Over the next few weeks in Lent, our themes are drawn from something new and experimental, yet rooted in what's most basic about Christianity. EMC President Phil Delsaut and the national leadership team, including regional ministers Claran Martin and Joel Zantingh, had been working on some core statements - sort of a refreshed 'vision' of Christianity if you will - that might help mobilize God's people in the EMCC in the 21st century. They want to fight a certain malaise in the evangelical church; many don't know how to put their 'going to church' and their 'following Jesus' together. For example, one churchgoer, a young adult woman passionate about her Christian faith, admitted: "I love the people, but I hate going to church. There is such a disconnect between my experience with Jesus everyday and what happens in church."

Last year the east and west districts pooled resources that enabled the national church to purchase its first proper office building - a former United Church on Highland Road in Kitchener. But the national team's dream is more than office space: with the blessing of neighbouring EMC congregations in Kitchener, they're planning to launch a less conventional style of church called "The Journey", with leadership provided at startup on a voluntary basis from some within the national team. They propose using seven core statements as a basis for this new faith community. What exactly is this Sevenfold Way of Following Jesus?

1.  I have begun to follow Jesus, and am depending on the Spirit of Jesus in my journey.

2.  I am inviting and helping others to begin following Jesus.

3. I am learning to be like Jesus in my attitudes, behaviours, character.

4. I am learning to love God and to love others.

5. I am learning the teachings of Jesus.

6. I am helping someone and someone is helping me to be a growing follower of Jesus.

7. I am participating in a community of followers of Jesus on mission to the world.

President Phil comments: "Our fulfillment in life is discovered in a life of simple obedience to Jesus. He is the pacesetter, the Guide. We are learning to follow Jesus...As a fellow traveler on the Journey your primary 'Christian service' is making your faith real where you live. This is no 'social gospel' - it's just that we don't get to spit out the parts of Jesus' teaching that may not suit us. There is nothing new here. It is a return to basics! Your life is an adventure! My life is an adventure!"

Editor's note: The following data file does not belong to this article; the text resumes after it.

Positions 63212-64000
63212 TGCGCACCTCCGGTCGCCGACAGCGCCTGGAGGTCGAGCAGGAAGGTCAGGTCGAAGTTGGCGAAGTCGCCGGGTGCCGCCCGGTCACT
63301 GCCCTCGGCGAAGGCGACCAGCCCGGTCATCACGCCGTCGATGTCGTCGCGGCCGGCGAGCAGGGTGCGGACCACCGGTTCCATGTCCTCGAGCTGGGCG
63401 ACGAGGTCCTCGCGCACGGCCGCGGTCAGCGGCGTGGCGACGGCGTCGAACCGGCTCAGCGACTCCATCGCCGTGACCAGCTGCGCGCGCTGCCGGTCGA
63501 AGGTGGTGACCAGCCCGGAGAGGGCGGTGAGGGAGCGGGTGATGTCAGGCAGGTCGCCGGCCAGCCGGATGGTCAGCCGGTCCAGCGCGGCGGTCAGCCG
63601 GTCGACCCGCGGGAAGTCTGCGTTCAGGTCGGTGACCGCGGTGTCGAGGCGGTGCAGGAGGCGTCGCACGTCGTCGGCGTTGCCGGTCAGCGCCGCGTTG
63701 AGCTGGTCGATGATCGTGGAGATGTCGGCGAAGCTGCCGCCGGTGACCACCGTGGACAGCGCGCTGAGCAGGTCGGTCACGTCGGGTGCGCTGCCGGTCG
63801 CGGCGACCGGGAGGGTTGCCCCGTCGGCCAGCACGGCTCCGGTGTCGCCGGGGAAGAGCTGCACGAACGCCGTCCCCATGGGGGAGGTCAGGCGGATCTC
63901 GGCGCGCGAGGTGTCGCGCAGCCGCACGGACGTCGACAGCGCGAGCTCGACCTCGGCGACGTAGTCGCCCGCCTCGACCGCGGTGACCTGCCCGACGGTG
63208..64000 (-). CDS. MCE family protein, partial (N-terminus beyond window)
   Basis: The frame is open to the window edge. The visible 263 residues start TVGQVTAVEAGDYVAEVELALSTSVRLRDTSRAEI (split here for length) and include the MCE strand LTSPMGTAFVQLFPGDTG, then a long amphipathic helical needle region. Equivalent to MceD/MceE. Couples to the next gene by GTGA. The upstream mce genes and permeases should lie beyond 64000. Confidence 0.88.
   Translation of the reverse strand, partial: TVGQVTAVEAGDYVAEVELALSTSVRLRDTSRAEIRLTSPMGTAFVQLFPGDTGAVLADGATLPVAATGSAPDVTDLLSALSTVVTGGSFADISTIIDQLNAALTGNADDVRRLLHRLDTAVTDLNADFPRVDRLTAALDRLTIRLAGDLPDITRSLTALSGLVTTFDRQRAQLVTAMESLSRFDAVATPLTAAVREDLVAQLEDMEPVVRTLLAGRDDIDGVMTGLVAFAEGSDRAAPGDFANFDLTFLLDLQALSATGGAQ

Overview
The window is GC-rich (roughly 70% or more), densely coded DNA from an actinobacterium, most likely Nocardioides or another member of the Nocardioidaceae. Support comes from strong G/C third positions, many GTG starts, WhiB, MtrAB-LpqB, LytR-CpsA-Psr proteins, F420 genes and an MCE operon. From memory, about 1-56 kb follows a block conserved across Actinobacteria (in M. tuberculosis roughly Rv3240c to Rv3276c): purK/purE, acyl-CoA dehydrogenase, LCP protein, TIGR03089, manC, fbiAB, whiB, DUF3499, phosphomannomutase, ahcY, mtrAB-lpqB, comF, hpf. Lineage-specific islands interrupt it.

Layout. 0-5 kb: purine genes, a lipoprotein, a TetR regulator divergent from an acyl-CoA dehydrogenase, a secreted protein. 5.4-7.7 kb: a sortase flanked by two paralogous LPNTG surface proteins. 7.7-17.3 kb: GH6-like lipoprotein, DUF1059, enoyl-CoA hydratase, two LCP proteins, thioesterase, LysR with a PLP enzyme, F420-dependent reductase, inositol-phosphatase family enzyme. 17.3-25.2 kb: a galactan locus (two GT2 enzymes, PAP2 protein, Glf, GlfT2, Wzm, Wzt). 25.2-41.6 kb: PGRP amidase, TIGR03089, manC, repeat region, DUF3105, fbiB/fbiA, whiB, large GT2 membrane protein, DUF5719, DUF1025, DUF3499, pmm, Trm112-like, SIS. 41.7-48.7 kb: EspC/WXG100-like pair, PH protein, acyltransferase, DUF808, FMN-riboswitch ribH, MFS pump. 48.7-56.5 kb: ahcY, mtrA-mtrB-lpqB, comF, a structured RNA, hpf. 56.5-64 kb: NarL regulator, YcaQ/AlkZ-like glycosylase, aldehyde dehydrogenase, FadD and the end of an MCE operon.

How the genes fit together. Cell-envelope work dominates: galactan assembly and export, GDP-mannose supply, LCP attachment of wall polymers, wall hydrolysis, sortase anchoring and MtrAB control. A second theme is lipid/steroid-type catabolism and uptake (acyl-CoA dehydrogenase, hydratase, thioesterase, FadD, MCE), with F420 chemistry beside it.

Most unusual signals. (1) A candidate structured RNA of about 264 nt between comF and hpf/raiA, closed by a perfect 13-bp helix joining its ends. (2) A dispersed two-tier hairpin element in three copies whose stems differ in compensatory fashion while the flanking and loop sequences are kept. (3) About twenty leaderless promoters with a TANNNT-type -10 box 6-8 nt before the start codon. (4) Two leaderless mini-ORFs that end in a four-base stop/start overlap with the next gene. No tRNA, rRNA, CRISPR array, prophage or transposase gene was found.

President Delsaut notes "The Following Jesus factor: Being a disciple in the simplest terms means following Jesus. It keeps the relationship with the One Who is Our Lord front and centre. It is simple...- 'Follow Jesus'. It is simple enough to know by heart. The 7 statements are seven pegs that root a growing relationship with Jesus for a lifetime. They are 'incarnational', 'missional' and 'practical.' ...The essence of the Christian life is laid bare. It cannot mean 'going to church'. It is about following Jesus. It cannot mean 'following a list of rules': it is about being like Jesus.

The Great Commission appears front and centre in statement #2 - it is a necessary corollary to statement #1. The Great Commandment appears in #4, and according to Jesus summarizes what it is to be 'like Jesus.'

"...the sevenfold statement roots the 'follower of Jesus' in community... statements #6 and #7 set this out explicitly. #6 sets out the reciprocal responsibility for helping someone and someone helping me on my journey. I am not alone in this journey of following Jesus! #7, picks up the Great Commission mandate but does so affirming the importance of community and the focus on Jesus' mission to the world."

And, "The Sevenfold Way of Following Jesus puts the onus squarely on the follower of Jesus. It also affirms the dignity of the Follower of Jesus...It is parents who are called to raise their children up in the nurture and admonition of the Lord, and the role of state, church or school must supplement and not supplant that right and responsibility...When 'the church' consistently teaches and models an approach that keeps the onus on the follower of Jesus, then we have a chance of breaking the 'handout' mentality we have so deeply entrenched: 'What programs do you have for me or my kids?'"

Today at the start of our series, we begin at the beginning: "I have begun to follow Jesus, and am depending on the Spirit of Jesus in my journey."


To begin to follow Jesus requires first of all that we see our need - the peril of perishing. The Olympic theme song's view of human potential apart from God's intervention is rosy compared to that of Scripture. In Luke 13 some people tell Jesus about some Galileans Pilate had slaughtered at the temple - possibly in retribution for some rebellion in that area. What was Jesus' response? "Do you think that these Galileans were worse sinners than all the other Galileans because they suffered this way? I tell you, no! But unless you repent, you too will all perish. Or those eighteen who died when the tower in Siloam fell on them-- do you think they were more guilty than all the others living in Jerusalem? I tell you, no! But unless you repent, you too will all perish." (Lk 13:2-5) He didn't make distinctions: all are sinners, all are guilty, so all will perish unless we repent. His evaluation of our human morality - or rather, lack of it - is pretty sobering. We've all fallen short of God's glory and deserve hell.